Keep Corruption Out of the System- Ex CJN Urges His Successor & Others


The immediate past Chief Justice of Nigeria (CJN), Justice Mahmud Mohammed yesterday urged the Bar and the Bench to join forces to keep corruption out of the system. He said there is need to save the Judiciary from assaults on its integrity.

According to a report by The Nation, Justice Mohammed spoke at a valedictory court session in his honour at the Supreme Court, Abuja. He said:

“Our nation owes the Judiciary a debt of gratitude for standing firm in the face of contrary winds that threatened to blow our nation’s democracy off course.

During the run-up to the 2015 elections, our judicial officers withstood immense pressure in order to guarantee a level playing field and smooth transition of government, which ensured that we were spared a re-enactment of the June 12 saga.

In fact, the courts, thus securing the electoral process, disallowed so many frivolous matters aimed at truncating the electoral process.

I must particularly commend the Supreme Court for refusing to be intimidated or influenced by any candidate or political party, and I make no apologies for the firm stand that we took in our decisions.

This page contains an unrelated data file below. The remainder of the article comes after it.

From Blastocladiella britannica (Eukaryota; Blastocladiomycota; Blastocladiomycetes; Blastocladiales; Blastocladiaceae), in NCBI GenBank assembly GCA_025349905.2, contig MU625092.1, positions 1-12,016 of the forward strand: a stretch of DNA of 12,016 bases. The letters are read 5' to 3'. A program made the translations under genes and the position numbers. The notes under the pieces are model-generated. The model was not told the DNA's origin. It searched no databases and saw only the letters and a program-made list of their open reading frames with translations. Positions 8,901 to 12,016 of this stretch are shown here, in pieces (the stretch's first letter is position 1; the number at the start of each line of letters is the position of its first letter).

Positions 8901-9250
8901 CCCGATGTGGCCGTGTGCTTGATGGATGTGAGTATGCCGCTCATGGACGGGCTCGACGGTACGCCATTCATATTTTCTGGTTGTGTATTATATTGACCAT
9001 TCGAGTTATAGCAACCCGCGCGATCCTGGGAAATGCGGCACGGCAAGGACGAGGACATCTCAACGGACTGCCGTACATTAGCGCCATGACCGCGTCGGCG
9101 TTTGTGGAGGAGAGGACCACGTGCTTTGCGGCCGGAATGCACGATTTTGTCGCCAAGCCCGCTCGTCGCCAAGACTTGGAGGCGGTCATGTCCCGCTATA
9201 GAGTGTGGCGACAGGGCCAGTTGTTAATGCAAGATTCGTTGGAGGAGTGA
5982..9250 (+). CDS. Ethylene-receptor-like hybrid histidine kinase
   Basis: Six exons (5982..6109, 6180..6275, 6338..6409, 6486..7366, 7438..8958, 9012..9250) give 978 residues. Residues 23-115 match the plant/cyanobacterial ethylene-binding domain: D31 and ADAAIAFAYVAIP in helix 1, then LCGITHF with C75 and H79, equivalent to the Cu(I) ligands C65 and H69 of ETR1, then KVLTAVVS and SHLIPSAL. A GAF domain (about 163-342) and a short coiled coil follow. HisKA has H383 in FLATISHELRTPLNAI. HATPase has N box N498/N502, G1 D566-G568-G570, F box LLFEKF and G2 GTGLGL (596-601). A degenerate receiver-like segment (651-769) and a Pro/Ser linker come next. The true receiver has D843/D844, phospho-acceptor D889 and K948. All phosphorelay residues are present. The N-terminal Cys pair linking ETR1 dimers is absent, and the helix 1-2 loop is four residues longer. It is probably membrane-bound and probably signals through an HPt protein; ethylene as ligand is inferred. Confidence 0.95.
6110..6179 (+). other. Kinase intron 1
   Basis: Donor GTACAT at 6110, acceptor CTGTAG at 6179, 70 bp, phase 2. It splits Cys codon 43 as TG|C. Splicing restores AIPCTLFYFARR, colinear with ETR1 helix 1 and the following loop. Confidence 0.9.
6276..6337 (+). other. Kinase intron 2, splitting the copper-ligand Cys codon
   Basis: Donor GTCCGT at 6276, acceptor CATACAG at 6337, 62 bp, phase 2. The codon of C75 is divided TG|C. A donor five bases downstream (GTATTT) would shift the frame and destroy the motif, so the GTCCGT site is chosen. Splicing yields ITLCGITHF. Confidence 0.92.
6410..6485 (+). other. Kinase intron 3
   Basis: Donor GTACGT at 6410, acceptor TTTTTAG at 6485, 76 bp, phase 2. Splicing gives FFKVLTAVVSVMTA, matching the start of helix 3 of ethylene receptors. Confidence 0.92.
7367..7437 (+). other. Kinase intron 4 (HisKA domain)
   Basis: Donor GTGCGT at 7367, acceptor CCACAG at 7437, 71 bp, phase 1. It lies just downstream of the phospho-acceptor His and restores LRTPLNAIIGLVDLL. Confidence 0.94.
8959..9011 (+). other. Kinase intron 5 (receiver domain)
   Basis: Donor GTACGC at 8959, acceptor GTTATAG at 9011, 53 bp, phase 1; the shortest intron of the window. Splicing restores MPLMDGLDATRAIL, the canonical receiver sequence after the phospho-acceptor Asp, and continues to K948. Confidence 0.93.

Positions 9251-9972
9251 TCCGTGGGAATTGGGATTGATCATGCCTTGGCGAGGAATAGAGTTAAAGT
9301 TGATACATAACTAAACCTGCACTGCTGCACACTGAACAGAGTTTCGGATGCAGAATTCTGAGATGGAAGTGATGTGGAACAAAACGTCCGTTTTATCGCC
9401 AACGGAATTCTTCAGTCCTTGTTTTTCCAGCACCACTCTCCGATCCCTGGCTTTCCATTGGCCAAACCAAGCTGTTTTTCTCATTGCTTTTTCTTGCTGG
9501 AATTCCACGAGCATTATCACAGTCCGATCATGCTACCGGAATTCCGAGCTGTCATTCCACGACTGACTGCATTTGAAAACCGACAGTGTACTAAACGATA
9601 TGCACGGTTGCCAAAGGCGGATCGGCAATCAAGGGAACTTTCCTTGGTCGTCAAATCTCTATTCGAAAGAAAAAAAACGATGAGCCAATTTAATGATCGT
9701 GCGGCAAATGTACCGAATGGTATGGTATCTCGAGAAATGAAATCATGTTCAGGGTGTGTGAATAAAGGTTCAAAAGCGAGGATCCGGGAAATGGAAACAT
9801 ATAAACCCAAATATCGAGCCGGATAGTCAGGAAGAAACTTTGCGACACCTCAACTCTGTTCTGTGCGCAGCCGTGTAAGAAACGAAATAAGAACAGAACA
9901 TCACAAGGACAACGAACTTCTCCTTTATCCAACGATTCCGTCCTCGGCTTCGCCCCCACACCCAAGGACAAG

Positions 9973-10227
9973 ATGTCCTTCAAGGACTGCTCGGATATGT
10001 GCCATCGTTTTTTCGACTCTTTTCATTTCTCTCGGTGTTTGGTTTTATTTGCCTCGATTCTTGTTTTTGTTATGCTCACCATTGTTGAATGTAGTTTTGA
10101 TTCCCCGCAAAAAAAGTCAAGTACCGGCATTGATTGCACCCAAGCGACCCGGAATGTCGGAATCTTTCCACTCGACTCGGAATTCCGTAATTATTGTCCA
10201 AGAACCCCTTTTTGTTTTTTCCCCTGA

I am proud to be a part of the Supreme Court which refused to be cowered into truncating the electoral process. I am proud to have headed this noble arm of Government and steering it through some very stormy waters.

I am proud of the Nigerian Judiciary. Indeed, the need to protect the institutions of the Judiciary from undue influence was a key concern of mine during my tenure.

Since assumption of office, I have worked to strengthen the integrity of our judicial institutions through the review of the judicial officers appointments process as well as innovations, which will enhance case disposition.

In addition, the engendering of an open door policy has enabled me to engage with other heads of courts and where necessary, the leadership of the Bar.

I believe that this continuous engagement will positively reinforce the primary position of the Judiciary in the governance of our nation,” Justice Mohammed, who acknowledged that the Judiciary was challenged, called for a concerted effort of members of the Bar and the Bench to restore the dwindling reputation of the judicial system.

He said his administration implemented several reforms, directed at ensuring the effectiveness of the system. He urged his successor, Justice Walter Onoghen, not to relent in efforts at ridding the Judiciary of all ills.

I wish to remind our judges that competence in the performance of judicial duties requires legal knowledge, skills, thoroughness and preparation.

Diligence requires consistency in the high standards of justice delivery that are required to optimally perform at your best.  Conversely, it is clear that Judicial Competence is diminished and compromised when a Judge is debilitated by misconduct, corruption and other vices.

It is also important for your lordships, as judicial officers, to be as impartial as the blind face of lady justice. You must remember that impartiality is the fundamental quality required of a judge and the core currency of repute that engenders respect for the judiciary.”


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